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Outrage: Sick Woman Dies Of Dehydration In Jail After Arrest At Hospital Over Unpaid Fines

Outrage: Sick Woman Dies Of Dehydration In Jail After Arrest At Hospital Over Unpaid Fines

American jails are becoming increasingly dangerous places for people of color. An African-American woman in South Carolina convicted of stealing a candy bar in 2011 has died in jail after being ‘deprived of water’ while vomiting profusely, after being arrested for unpaid fines at a local hospital where she was seeking urgent medical care for a stomach flu. Now, her family is suing the Charleston County Detention Center for negligence and its medical provider for malpractice.

Fifty-year-old Joyce Curnell was found dead July 22nd, 2015 after being held for 27 hours without water or medical attention, according to court documents filed by family attorneys Evans Moore. Curnell suffered from a host of manageable conditions, and alcoholism but jailers left her acute gastroenteritis untreated, and when dehydration set in, she became one of six African-American women to perish in jail during that month alone. It’s unconscionable that jailers ignore the medical needs of any suspect in custody, especially in the case of Mrs. Curnell, who went to the hospital for medical treatment, and wound up taken in on a warrant for unpaid fines on the shoplifting conviction, her first and only criminal offense. Curnell had a payment plan, but fell behind in 2014 leading to the issuance of a bench warrant for her arrest.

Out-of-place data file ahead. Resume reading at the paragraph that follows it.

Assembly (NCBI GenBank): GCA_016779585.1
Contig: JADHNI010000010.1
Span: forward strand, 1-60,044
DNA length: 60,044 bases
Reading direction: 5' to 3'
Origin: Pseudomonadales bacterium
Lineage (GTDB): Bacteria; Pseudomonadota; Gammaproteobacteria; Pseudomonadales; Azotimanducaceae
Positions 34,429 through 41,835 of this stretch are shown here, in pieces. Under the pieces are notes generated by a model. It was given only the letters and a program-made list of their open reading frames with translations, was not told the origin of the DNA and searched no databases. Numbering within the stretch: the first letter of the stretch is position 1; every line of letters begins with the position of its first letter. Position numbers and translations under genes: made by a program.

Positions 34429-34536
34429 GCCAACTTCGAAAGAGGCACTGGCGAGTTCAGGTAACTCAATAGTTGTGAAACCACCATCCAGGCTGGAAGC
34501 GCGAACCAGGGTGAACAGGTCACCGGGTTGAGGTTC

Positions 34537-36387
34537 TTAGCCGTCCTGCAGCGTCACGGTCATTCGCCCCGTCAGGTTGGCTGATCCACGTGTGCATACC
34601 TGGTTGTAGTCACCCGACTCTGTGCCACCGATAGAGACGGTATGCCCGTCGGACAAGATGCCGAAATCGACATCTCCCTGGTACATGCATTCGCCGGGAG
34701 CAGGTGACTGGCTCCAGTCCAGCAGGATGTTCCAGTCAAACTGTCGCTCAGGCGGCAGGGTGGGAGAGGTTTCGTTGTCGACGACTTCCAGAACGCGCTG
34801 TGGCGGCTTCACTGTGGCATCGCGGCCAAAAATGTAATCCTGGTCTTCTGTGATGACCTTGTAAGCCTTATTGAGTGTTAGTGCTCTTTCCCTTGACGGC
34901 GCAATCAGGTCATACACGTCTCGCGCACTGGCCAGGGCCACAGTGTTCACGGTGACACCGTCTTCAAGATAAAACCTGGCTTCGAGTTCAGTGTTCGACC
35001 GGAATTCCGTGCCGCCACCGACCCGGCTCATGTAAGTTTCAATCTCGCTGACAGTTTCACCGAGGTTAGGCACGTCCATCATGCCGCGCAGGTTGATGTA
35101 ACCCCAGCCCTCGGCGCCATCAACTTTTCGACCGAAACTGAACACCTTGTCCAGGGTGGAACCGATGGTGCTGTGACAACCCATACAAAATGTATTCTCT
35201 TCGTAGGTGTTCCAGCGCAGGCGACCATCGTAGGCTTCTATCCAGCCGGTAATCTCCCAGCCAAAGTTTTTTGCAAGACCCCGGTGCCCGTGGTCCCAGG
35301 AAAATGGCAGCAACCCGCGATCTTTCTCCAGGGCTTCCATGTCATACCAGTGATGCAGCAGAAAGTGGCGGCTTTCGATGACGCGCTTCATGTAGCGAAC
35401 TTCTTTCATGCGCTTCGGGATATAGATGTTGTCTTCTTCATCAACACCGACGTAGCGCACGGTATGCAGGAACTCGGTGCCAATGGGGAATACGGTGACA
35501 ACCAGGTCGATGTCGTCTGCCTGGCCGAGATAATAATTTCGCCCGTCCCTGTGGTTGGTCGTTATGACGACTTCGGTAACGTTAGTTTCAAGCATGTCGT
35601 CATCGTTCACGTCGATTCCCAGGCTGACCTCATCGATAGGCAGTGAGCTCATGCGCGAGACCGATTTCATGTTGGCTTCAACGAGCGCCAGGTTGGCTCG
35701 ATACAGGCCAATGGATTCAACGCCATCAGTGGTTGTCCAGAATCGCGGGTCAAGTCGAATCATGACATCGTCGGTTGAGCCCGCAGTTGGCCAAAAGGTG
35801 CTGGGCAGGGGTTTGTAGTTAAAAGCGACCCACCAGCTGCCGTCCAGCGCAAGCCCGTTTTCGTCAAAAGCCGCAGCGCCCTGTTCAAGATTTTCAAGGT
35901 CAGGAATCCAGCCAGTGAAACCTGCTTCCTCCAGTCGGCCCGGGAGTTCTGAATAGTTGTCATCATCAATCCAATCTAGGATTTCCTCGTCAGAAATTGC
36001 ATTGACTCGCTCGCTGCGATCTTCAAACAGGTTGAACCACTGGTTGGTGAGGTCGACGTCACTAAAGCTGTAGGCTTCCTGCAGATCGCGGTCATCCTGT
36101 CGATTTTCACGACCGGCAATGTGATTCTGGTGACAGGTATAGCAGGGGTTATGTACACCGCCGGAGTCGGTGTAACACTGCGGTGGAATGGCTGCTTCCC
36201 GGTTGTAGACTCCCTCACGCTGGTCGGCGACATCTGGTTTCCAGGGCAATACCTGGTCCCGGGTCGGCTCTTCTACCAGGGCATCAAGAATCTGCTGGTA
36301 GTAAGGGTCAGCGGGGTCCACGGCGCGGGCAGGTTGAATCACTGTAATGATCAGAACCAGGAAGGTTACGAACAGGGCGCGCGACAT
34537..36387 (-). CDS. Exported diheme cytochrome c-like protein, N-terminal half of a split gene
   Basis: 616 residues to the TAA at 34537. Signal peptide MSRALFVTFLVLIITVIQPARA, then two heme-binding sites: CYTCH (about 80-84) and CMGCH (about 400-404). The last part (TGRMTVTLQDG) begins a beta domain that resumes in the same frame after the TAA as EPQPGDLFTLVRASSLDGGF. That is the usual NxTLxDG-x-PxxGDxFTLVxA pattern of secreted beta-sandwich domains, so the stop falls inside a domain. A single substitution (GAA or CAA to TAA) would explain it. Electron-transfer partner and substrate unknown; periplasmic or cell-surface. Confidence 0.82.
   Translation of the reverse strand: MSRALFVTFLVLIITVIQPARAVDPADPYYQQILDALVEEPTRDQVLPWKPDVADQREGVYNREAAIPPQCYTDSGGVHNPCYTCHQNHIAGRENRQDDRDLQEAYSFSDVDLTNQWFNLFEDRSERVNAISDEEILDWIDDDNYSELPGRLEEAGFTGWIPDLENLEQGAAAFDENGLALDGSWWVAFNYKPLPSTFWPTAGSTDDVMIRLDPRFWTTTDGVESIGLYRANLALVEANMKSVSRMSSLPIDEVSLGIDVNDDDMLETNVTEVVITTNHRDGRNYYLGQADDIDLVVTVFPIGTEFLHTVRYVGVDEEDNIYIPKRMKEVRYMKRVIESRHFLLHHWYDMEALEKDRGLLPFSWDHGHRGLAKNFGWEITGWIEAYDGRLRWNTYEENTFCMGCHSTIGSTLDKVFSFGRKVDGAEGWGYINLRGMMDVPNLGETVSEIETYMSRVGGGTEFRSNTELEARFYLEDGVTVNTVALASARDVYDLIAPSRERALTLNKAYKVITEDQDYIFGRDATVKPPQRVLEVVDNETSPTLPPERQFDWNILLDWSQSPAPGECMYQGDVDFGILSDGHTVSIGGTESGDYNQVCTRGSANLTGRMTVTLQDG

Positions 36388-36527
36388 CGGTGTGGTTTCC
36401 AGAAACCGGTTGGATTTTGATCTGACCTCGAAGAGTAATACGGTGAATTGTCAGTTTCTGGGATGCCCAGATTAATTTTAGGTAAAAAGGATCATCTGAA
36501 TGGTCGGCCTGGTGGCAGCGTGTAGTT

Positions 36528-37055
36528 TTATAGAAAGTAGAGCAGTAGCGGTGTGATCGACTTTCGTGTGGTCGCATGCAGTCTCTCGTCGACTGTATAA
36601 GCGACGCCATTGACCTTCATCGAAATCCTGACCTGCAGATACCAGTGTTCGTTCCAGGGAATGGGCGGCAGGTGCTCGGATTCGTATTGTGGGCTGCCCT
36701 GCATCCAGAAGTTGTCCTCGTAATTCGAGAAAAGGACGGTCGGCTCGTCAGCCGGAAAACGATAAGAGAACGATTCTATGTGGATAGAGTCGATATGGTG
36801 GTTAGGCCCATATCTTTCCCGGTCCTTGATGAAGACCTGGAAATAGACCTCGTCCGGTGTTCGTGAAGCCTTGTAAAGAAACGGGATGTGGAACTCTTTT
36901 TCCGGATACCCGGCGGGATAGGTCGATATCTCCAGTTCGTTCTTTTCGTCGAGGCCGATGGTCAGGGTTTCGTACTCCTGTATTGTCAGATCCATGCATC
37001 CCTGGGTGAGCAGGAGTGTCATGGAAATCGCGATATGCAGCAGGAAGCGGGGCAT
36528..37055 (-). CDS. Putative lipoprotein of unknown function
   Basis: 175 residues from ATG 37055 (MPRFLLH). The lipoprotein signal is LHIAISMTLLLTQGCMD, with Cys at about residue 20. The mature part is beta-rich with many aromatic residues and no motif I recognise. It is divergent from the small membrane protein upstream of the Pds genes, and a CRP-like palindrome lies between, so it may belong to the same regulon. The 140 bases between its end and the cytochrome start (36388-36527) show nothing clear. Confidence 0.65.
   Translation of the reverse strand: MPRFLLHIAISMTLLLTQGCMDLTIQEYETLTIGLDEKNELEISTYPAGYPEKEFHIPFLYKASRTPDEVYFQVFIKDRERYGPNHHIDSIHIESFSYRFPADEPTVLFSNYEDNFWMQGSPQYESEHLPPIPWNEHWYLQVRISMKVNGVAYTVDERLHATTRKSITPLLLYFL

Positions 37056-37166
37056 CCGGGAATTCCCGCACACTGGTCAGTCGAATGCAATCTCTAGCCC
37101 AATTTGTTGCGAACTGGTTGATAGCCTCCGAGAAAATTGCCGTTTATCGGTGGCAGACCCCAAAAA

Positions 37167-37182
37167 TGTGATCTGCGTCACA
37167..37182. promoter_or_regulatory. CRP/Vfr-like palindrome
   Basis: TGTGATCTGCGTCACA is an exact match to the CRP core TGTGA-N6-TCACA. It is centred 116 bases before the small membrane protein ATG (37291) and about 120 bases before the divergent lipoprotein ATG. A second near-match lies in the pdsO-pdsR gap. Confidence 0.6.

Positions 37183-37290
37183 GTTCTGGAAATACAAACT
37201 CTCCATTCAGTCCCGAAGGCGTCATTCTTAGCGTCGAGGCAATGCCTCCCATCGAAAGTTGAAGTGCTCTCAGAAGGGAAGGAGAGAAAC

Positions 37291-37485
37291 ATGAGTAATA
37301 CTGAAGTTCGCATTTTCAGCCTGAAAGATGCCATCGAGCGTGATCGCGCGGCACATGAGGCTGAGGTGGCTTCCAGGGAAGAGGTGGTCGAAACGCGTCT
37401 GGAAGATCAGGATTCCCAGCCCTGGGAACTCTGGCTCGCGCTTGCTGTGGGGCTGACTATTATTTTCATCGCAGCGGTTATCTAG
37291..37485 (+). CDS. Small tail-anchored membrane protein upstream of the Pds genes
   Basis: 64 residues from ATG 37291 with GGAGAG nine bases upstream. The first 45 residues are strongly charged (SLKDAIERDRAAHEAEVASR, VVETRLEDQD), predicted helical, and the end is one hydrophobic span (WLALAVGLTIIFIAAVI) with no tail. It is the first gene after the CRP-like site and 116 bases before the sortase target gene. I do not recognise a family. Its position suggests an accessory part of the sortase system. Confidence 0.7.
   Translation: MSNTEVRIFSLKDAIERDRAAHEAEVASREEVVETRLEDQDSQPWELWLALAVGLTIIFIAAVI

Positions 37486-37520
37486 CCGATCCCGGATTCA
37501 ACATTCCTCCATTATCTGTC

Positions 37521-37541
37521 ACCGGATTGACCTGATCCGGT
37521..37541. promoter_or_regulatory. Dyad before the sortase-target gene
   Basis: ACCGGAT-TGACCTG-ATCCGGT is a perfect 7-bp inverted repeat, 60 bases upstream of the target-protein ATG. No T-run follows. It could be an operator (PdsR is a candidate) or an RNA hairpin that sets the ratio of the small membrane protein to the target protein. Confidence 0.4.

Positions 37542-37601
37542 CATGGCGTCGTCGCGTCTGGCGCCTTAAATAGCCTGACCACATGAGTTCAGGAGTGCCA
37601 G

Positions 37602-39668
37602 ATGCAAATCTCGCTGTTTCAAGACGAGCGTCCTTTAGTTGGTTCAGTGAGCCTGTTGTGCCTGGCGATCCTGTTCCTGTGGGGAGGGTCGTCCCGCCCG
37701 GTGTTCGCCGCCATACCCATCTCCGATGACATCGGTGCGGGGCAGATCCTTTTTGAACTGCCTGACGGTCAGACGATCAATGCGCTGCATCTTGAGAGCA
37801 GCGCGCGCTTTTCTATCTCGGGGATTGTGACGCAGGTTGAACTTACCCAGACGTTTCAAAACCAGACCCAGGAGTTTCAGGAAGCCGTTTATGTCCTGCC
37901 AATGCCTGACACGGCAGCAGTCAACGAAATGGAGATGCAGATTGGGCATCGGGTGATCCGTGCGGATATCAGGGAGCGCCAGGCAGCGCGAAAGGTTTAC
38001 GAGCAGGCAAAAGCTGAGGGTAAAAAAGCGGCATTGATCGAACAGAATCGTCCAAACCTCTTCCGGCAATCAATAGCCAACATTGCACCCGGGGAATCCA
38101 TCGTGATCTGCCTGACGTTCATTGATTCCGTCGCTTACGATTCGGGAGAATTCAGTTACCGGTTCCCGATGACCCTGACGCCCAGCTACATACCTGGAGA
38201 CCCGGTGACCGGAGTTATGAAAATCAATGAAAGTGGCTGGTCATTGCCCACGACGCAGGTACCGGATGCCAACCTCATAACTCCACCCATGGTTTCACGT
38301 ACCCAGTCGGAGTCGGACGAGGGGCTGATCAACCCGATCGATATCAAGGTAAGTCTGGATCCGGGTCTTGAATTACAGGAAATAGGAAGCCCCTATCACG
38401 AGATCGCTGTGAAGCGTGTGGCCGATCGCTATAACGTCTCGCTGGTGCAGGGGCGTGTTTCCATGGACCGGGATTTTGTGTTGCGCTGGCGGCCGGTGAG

It would become Curnell’s death warrant.

The South Carolina Law Enforcement Division (SLED) completed their investigation Curnell’s death, and according to the family lawyers surveillance video does exist, but hasn’t been released yet according to the family’s legal team.

No charges will be filed against any of the jailers, “due to the manner of death being classified as ‘natural” by SLED.

The Curnell family retained counsel quickly, who sent “Do Not Destroy” letters to the county facility to preserve the videos, the full results of which are unknown.

Sadly, Curnell’s family tipped local law enforcement about her whereabouts in a vain attempt to get treatment for the disease of alcoholism from which she suffered.

Her family assumed that being held in a detention center for a few days would help Joyce Curnell dry out, but their faith in the correctional power of a detention center was sadly misplaced according to family attorneys.

That July, Sandra Bland had died in a Texas jail just 9 days earlier that month, but her passing drew far more publicity because of the violent arrest video showing Texas Trooper Brian Encinia escalating a minor traffic stop into the tragedy of her later death in prison, then caught lying about it in the police cruiser’s dash cam and subsequent report. Encinia wasn’t charged with police brutality, but he was recently charged with lying on a police report. Nobody in Waller County’s jail was charged in Bland’s death, even though most people believe the jailers were to blame. But Waller County jail isn’t just losing the lives of african-american women in its jail, Bland’s cousin shared stories about white men who also perished under mysterious circumstances in the rural jail run by Sheriff Glenn Smith who was fired for making racist remarks while leading a local city’s police department near Prairie View A&M University, but later elected by Waller County voters to his current job overseeing county law enforcement and its jail too.